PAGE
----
Some recent changes/additions to the site:

- There was a quiet update of
*Godel Without (too many) Tears*a couple of weeks ago adding a new section, and slightly tinkering with what I say about recursive-but-not-primitive-recursive functions to remove a possible suggestio falsi. - There has also been an update to a handout on Tennenbaum’s Theorem which adds a section on how not to prove the theorem and tinkers elsewhere.
- The writing of exercises-and-solutions for the Gödel book proceeds at a snail’s pace, but there is a possibly interesting set of exercises on (informal) induction now added.

Next task of this kind: to get back to the *Teach Yourself Logic* Guide. For a start, I’ve three introductory books on my desk with different virtues, that I’d like to add notes on. In particular, Jan von Plato’s *Elements of Logical Reasoning *is very recently out with CUP and provides a not-so-familiar route for the logical beginner, and although intended as an introductory book for students has elements that will certainly interest their teachers too. More in due course …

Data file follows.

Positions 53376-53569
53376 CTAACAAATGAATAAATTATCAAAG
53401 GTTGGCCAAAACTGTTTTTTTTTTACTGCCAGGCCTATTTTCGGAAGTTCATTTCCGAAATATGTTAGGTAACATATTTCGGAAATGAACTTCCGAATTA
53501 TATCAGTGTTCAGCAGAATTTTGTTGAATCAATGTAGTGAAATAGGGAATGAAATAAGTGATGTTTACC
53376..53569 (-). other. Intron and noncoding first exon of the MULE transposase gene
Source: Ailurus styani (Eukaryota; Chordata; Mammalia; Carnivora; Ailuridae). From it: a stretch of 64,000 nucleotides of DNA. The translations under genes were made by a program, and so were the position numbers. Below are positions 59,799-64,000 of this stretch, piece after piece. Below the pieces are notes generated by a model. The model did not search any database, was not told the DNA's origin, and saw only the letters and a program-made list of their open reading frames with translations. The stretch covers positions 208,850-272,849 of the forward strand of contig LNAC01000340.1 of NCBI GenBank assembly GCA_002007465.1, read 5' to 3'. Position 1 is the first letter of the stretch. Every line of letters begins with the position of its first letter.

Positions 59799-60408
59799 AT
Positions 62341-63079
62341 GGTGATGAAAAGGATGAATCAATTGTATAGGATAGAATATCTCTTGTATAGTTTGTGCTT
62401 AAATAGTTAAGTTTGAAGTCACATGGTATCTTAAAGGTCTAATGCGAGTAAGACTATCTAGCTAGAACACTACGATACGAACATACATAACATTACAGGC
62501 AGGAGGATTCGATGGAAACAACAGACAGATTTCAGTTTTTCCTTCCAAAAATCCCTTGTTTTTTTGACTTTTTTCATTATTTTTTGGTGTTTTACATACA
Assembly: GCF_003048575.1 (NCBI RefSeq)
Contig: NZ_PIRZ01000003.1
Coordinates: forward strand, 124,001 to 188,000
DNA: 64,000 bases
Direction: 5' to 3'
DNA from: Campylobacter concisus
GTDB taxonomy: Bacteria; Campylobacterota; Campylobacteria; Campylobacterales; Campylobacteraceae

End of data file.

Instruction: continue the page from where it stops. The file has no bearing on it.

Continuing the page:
Rowsety MoidThe link to resources/pdfs/tennenbaum_new.pdf doesn’t work.

Peter SmithCorrected –thanks!

Rowsety MoidJohan Van Benthem’s

Logic in Gameshas appeared (or at least Amazon claims to have some in stock), despite the publication date still being a couple of weeks in the future.P. Christian AdamskiWhat are the other introductory works you’re looking at?

Peter SmithGoldrei’s intro logic book (recommended to me a number of times), and Smullyan’s

Logical Labyrinths.David AuerbachI used the Smullyan book once (in my never ending search for an appropriate book for intermediate logic; Bostock’s was my latest attempt). It seems to be his First-order Logic book interleaved with relevant puzzles and exercises. The point of those latter is, presumably, to make it more student-friendly. Its virtues are the virtues of the First-order logic book (König’s Lemma is fun to teach, trees are vivid, induction becomes more intuitive, etc.). Defects: Misprints & errors; the extra material is an appliqué rather than really integrated. I experimented by having a couple of the better students read First-Order Logic and they reported that they would have liked that better.

Rowsety MoidThe books look considerably more different than that to me.